The Anonymous Widower

The Battles Of Coronel And The Falkland Islands

Thebattles of Coronel and the Falkland Islamds were fought between the Royal and German Navies in the First World War. In 1927 a silent black and white drama/documentary was made telling the story of both battles called the Battles of Coronel and the Falkland Islands.

The British Film Institute have restored the film and on Friday, I went to see it at BFI Southbank.

It is a superb restoration to which has been  added a modern score. Usually, when films of this age are restored you see the odd bit of blankness on the screen. But not with this film!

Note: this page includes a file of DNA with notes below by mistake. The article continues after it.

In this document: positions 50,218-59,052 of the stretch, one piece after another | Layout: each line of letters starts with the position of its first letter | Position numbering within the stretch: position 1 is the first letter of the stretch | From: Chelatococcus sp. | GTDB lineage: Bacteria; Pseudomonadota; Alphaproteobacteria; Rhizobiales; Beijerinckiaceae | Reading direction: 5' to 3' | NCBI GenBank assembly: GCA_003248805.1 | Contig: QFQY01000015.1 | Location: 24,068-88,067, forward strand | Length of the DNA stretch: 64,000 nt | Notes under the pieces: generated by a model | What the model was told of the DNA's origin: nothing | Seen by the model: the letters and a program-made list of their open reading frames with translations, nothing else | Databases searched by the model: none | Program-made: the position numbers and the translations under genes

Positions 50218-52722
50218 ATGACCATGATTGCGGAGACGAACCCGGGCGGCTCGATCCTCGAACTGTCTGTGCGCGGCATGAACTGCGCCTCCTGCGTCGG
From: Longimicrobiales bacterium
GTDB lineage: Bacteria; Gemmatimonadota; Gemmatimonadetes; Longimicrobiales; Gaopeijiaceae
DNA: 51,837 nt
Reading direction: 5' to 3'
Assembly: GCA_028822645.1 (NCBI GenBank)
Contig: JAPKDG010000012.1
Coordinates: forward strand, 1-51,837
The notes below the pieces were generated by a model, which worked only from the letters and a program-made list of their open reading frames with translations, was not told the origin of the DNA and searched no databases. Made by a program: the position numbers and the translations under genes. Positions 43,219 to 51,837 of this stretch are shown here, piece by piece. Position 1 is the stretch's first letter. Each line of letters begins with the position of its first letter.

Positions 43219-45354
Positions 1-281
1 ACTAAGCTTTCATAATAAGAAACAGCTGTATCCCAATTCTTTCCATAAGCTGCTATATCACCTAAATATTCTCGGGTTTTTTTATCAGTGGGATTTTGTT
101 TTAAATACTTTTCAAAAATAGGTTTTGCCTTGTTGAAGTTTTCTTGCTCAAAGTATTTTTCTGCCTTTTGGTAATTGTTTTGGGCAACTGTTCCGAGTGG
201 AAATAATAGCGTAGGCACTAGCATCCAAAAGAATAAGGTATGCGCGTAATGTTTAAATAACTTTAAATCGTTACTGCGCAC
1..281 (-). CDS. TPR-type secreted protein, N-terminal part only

The film is also unusual in that no actors are given any credits, but the Royal Navy ships, who played the actual combatants in both navies are named.

It is a serious reconstruction of the battles, but it is not without dramatic and comic moments.

I thoroughly enjoyed it and it reminded me of when at about eleven or so, I saw the Powell and Pressburger film; The Battle of the River Plate, made about the battle in December 1939. I had seen the film in the Rex cinema in Station Road, Wood Green, which was close to my father’s print works.

It would be interesting to see that again to compare it with the earlier one. Both were made with real warships!

 

If you want to see the film, but can’t get to a screening it is available for download on the BFI Player.

November 2, 2014 Posted by | World | , , | Leave a comment

How Often Do You Recycle?

Charles Clover in The Sunday Times has a thoughtful article about recycling. He says this.